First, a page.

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Bloomberg reports that Walmart, looking to eliminate costs and streamline its US business, is laying off "hundreds of workers in its store planning, logistics and real estate units" as it looks to integrate its bricks-and-mortar and online businesses.

In an email to Bloomberg, a Walmart spokesperson said, "We are continuing on our journey to create an omni-channel organization within our Walmart U.S. business and we’re making some additional changes this week."  The goal, the spokesperson said, is to increase “innovation, speed and productivity.”

Bloomberg writes:  "The move is an acknowledgment that Walmart is simply not opening many new stores in the U.S. anymore, so it doesn’t need as many people to find new locations and design them. It’s also part of a multi-year streamlining effort that has sought to simplify its U.S. operations and consolidate its brick-and-mortar and online divisions."

CNBC provides some additional context:

"Walmart is trying to turn its e-commerce business into a profitable one. It’s made a series of organizational changes and announcements in recent months. In late February, the company merged its buyer teams on the store and online side to decrease conflicts over the pricing of products online and in-store. It struck deals with secondhand apparel and accessories site ThredUp in May and with Shopify in June to expand the assortment of goods and add new brands to its website.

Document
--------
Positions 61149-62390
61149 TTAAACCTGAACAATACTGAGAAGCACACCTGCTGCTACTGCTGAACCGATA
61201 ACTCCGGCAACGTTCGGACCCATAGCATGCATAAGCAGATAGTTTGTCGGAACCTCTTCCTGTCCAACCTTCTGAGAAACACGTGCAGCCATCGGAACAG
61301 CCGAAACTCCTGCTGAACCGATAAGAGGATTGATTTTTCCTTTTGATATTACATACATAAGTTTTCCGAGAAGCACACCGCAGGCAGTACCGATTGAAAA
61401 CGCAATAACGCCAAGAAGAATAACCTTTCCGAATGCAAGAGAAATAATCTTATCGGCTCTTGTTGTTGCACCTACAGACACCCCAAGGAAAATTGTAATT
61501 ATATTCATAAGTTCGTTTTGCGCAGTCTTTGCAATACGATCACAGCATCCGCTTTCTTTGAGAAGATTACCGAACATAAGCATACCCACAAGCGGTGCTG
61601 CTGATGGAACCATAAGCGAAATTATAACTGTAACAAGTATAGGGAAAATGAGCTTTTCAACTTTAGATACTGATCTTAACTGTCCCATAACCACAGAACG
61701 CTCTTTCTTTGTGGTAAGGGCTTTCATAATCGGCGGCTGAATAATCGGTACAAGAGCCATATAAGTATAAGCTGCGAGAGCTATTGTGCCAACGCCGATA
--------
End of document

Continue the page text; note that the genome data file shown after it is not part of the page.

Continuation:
"It announced in May that it would wind down its Jet.com brand. And it’s expected to launch a subscription-based service called Walmart+ to better compete with Amazon Prime.

"Online sales have become even more crucial for the retailer during the coronavirus pandemic. Walmart’s e-commerce sales in the U.S. shot up by 74% in the first quarter, which ended April 30."

KC's View:

I've been arguing since the beginning of the pandemic that every company - no matter how big or small - has to be different in some way coming out of the pandemic than it was going in.  Walmart is simply doing what it must - adapting to an accelerated e-commerce environment and getting its various operations in line with consumers need and wants.

This is very smart.  It probably also isn't the end of its moves … Doug McMillon seems to understand that even Walmart has to be a work-in-progress.